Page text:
A people that are known for their mastery of the art of sculpture and their peculiar Ekpe headdresses. The Ekoi people, also known as Ejagham, are an ethnic group in the extreme southeast of Nigeria and extending eastward into Northern Cameroon. The Ekoi are related to the Efik, Annang and Ibibio people of southeastern Nigeria and have lived closely with them and also claim to have migrated from the Cameroons to their area. The inhabitants of Kwa, located near Calabar, claim to be the first Ekoi people to have migrated from the Cameroons. The Ekoi people speak Ekoi also known as Ejagham. Ekoid language (Niger-Congo family) of Nigeria and Cameroon; Ekoi is dialectically diverse. Western varieties include Etung and Bendeghe, and eastern varieties include Keaka and Obang.
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Ecology and Economy
Ekoi villages are built near rivers or streams. Around the village are crops and beyond that lay forests. There are 150 villages and small towns, which are connected by roads or footpaths. Coconut trees will indicate the vicinity of a village, and huge silk cotton or Mboma tree will stand in the entrance. Villages are described as small. Sizes of house vary depending on the wealth of male head.
Ekoi people engage in farming and fishing activities as their major occupation. Ekoi men were traditionally hunters, while women have engaged in agriculture, raising yams, plantains, and corn (maize). Women also fish, and both men and women participate in weaving.
They tend to especially store grains during the dry season. These are usually stored in a small house alongside the fields. There is also cocoa and coffee plantations, and although they generally sell that, they will store it in pottery as well before selling it.
The Ekoi had clubs for boys, girls, and mixed races. There are age restrictions and these clubs are very exclusive. They hold meetings, set goals they want to reach, and some even have great secrets. In order to enter a club, a person has to apply and be accepted, and then he/she will pay an entrance fee. Also, in the Ekoi community, the aged are regarded as wise. Therefore, the older generation is to be always respected. Younger siblings always have to listen to the older siblings even if they are only a year apart.
The Ekoi has seven clans and they are patrilineal, and this has implications for kinship links as well as ceremonial styles. A family is created from the father’s line. Anyone related to the father, grandfather, or great grandfather is a part of the family. According to Ute, a wife is not part of a husband’s family, but rather her fathers’.
Ekoi clans represent kinship and initiation patterns that are reflected in the kind of sculptures worn during ceremonial occasions as expressions of the ancestral clan. Indeed, just as in all African societies, the Ekoi clans are ancestral. However, the specialized emblem of clan membership through the use of particular sculptures underscores the Ekoi’s religious kinship as one of blood relation.
The Ekoi towns or villages are governed by a council of elders, which comprises of the oldest living member of each family. They also have a village chief called Ntuifam Etek. The council of elders is responsible for the enactment of laws and decision-making. Also, some of the clubs have members that help the elders govern effectively. They are usually sent by the elders to enforce laws. For example, they may be asked to punish criminals. So, they wear masks and run around the village until their work has been completed.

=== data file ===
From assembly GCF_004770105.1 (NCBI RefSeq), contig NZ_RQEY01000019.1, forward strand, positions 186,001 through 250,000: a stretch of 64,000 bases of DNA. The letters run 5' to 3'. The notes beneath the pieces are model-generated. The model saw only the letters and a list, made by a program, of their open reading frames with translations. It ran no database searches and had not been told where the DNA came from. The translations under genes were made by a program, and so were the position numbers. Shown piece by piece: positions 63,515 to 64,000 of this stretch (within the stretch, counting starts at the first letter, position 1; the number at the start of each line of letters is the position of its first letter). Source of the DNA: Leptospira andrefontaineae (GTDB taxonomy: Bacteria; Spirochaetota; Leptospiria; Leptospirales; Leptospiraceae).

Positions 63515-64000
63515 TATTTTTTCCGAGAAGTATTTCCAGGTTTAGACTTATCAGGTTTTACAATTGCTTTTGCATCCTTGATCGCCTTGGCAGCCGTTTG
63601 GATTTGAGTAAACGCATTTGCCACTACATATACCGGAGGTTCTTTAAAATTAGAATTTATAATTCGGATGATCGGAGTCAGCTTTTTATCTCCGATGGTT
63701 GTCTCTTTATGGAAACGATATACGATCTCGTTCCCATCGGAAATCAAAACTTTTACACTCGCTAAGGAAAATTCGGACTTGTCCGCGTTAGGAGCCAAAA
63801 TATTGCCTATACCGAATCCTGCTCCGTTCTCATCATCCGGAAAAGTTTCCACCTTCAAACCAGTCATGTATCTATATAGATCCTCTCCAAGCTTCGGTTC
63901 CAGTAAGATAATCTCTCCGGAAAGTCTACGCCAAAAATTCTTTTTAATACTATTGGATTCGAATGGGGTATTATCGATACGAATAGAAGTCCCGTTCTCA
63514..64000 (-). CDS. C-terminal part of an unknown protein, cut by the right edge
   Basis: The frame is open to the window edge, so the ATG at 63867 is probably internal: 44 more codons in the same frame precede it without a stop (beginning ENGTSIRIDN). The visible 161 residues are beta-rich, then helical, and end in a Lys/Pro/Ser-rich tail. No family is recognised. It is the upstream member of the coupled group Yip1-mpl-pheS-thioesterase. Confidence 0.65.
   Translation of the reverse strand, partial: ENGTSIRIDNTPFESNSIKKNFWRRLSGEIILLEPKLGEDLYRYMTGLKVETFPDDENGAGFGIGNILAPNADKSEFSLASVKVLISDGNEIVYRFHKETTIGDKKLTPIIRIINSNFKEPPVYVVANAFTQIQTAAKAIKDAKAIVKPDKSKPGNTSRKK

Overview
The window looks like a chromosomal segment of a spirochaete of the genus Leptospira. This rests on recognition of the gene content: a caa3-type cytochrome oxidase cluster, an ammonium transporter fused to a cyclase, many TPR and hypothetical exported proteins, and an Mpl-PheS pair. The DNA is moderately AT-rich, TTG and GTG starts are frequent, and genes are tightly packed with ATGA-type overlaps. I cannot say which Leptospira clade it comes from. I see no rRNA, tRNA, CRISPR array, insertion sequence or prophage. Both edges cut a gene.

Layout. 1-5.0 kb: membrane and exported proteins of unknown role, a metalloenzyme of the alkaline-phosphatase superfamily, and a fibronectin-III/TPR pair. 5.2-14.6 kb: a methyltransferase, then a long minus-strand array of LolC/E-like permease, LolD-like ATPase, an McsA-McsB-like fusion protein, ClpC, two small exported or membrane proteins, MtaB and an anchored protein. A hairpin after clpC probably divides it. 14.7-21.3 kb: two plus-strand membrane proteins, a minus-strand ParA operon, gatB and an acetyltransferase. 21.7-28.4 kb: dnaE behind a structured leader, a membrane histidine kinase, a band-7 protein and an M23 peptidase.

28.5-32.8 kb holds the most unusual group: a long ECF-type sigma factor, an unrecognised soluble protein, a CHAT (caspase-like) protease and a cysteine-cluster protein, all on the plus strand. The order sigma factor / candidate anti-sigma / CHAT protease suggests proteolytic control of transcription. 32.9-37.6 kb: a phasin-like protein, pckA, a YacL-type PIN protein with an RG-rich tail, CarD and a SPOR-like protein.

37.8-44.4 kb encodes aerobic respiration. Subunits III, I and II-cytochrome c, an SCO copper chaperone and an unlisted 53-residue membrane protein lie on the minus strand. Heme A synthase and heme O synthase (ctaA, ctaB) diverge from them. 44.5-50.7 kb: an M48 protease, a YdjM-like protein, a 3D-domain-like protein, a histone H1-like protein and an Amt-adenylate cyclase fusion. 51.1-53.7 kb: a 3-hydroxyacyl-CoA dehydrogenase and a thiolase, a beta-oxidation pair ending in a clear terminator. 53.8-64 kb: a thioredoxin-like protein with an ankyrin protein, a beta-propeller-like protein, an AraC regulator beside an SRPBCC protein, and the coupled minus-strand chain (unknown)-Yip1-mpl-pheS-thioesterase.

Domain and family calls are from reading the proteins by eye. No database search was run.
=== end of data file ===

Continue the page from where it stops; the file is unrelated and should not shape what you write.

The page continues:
In Ejagham society, polygynous marriages are a custom. A man that wishes to marry an Ekoi woman has to serve her people for a period of 2-3 years, which is a form of dowry payment. For example, he can help clear bushes for a few seasons. He is also expected to give gifts depending on his ability.
The bride’s acceptance of the bridegroom’s wedding gift “must be followed by public proclamation of the marriage before the chiefs and people, after the bell has been rung around the town for the purpose.”
Religion is the heart and soul of the Ejagham people. The entire social, political, cultural economic and psychological life of the people is hard to analyse without religion at the centre.
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Of actual Deities, there are only two, Obasi Osaw (sky God), and Obasi Nsi (earth God), but of the less powerful gods of trees, lakes, rocks and rivers, there are countless hordes. For the Ejagham people, the whole bush is peopled with these supernatural beings. The belief is that they are created both by Obasi Osaw (sky God) and Obasi Nsi (Earth God). Obasi Osaw is father and Obasi Nsi is the mother. The two are expressed in bird and tree worship as every small town has its sacred tree(s) with weaver birds inhabiting the tree(s). Talbot made an attempt at explaining this when he talked about the people’s myth on the “wedding” of earth and sky. Sky-father and earth-mother – for of all created things the bird is most to air and sky, while the tree, with its roots in the dark ground, reaching even, as in many Northern sagas, to neither world is the best oldest personification of mother earth.
The Ekoi tradition has an interesting land tenure system which forbids land from being sold because it belongs to the first settlers, even if it has been abandoned for 100 years. However, rights to settle in that land can be bought.
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